One thing I will do differently today... make a beeline to the Glennville tomato stand. Last week, they nearly ran out while I was gabbing.

eggplant parm

     I bought some little white Japanese eggplants at the local farmers' market. They are supposed to be slightly milder than the purple ones. That's what the guy who sold them to me said, anyway... slightly.
     My husband and mother-in-law love Eggplant Parmesan. It isn't my fave, but I made a quickie version for them for dinner. In the past, I've assembled this dish two ways. You can put yours together how you wish.
     It can be placed it in a large, flat baking dish, or individual dishes, like in a restaurant and lay the eggplant out in a single layer, OR you can put it in a deeper pan and make several layers of eggplant, cheese and sauce kind of like a lasagne.
     My husband likes it either way. It comes out gooey, cheesey and bubbly, so the semantics don't really matter.
     Kayla, who is a skeptical gourmand, arrived just as we were sitting down to eat. Wonders never cease... She ate some and loved it. She said it tasted like chicken... parm, of course;)
Here's what I did:
4 Japanese white eggplants, sliced lengthwise
1/2 c. Italian breadcrumbs
1/2 c. panko
1/4 c. grated Parmesan cheese
1/2 t. Italian seasoning
1/2 t. garlic powder
1/4 t. black pepper
1 egg, beaten with a couple of drops of water mixed in
1 c. canola oil
1 large ball, fresh mozzarella
1 jar prepared marinara
Preheat oven to 400 degrees. Spray a baking dish and set aside. In a large, flat bottomed pan, heat oil on med. high. Blend egg and water with a fork, in a flat bowl. Combine breadcrumbs, panko, Parmesan, Italian seasoning, garlic powder and black pepper in a large plate. Dip sliced eggplant in egg, shaking off the excess. Lay in the plate, pressing crumbs onto both sides. Gently slide into oil. Saute on both sides until brown. Drain on rack set over a cookie sheet.
Pour a small amount of sauce into bottom of baking dish. Place eggplant slices in bottom. Top with slices of mozzarella. Pour sauce over, then bake for 20 minutes or until brown and bubbly.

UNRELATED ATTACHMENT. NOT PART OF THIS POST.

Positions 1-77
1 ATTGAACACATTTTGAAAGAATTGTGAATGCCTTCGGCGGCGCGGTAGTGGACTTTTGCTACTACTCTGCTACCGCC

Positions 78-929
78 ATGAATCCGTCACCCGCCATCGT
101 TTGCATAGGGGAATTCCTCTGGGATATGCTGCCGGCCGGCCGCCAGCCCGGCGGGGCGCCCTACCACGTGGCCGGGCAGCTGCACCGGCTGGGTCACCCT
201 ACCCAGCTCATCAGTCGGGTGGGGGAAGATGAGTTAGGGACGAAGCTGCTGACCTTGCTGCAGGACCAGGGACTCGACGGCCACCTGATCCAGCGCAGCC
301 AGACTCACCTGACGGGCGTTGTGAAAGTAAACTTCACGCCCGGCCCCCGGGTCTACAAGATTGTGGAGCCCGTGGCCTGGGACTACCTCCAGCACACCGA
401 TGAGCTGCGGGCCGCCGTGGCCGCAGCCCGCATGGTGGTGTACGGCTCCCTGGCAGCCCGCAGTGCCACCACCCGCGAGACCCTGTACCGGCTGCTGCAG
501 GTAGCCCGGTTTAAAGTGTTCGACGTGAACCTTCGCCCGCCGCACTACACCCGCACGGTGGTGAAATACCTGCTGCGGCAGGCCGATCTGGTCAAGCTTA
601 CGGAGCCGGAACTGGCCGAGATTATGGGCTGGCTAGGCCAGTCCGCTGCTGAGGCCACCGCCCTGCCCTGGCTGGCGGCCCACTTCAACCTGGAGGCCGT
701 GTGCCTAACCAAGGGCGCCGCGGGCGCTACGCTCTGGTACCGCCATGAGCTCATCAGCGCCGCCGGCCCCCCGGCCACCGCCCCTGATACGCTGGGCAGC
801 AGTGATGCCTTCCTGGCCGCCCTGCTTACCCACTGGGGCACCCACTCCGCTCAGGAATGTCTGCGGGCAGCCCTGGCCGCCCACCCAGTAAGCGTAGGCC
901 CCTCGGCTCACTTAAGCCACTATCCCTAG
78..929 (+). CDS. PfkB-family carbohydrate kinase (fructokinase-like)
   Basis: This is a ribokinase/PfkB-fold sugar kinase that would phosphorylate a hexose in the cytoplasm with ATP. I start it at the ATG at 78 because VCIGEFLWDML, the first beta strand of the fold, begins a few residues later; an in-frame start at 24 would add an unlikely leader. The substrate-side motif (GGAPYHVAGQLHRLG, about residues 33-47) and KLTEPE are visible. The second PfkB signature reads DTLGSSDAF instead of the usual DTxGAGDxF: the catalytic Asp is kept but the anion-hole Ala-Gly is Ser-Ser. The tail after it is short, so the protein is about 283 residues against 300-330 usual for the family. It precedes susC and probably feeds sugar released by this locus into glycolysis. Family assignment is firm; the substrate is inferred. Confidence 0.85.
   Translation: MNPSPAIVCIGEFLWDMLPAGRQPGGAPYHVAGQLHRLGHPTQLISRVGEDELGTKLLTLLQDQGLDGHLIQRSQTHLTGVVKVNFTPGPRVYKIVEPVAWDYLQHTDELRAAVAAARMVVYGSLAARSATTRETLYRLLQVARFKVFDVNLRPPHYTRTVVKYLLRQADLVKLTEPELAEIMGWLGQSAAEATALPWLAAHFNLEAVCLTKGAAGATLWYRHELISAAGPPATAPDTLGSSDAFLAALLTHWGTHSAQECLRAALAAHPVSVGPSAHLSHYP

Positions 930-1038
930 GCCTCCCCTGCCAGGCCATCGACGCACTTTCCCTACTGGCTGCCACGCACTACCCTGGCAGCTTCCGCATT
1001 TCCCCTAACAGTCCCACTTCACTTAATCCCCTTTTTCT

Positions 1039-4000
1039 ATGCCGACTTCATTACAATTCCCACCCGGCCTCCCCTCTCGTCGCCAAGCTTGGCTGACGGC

This is the perfect dinner salad for a hot summer day. It utilizes that last half of the baguette you had for dinner last night... or the night before.
     It can be made with any type of bread, in fact... or a mixture of breads. I've even frozen leftover bread to save for panzanella or Italian Bread Soup.
     You can add other things you like, or leave out some of the following ingredients, if you are offended by them. I have seen recipes using blanched green beans, mushrooms, cucumbers, asparagus, or any number of veggie combinations.
     So, mix it up. Get creative. Try different types and colors of tomatoes. Remember those lovely vegetables you bought at the Farmers' Market last week? You haven't cooked them yet, have you? They are languishing in the bottom drawer of your fridge as their nutrients slowly slip away... Toss them in!
6 cups old crusty bread, cut into large cubes
5 Roma or mixed heirloom tomatoes of varying size and color, cut into large chunks
1 small onion, roughly chopped
1/2 c. roasted red or yellow pepper
1 can hearts of palm, drained and sliced
1 cubanella pepper, chopped
1/4 c. pepperoncini, chopped
1/4 c. pitted Kalamata olives, chopped
1/2 c. green Sicilian olives, chopped
2 oz. flat anchovy fillets, drained and finely chopped
1/4 c. basil leaves, torn
zest and juice of a nice, fat lemon
3 T. red wine vinegar
1/4 c. extra virgin olive oil
a splash of brining liquid from the pepperoncini
kosher salt
freshly ground black pepper
handful of small leaf greens, such as baby spinach, arugula or mache'
Place bread, tomato, onion, peppers, hearts of palm, pepperoncini and olives in a large bowl. In a small bowl or food processor, mash anchovy fillets. Add basil, lemon zest and juice, vinegar, oil and brining liquid. Blend, then season with salt and pepper. Dress salad with dressing, tossing in greens at the last minute and enjoy.
Dinner in a hurry... in and out of the kitchen, quick! It is the very best summer menu idea, yet.

farmers' market fun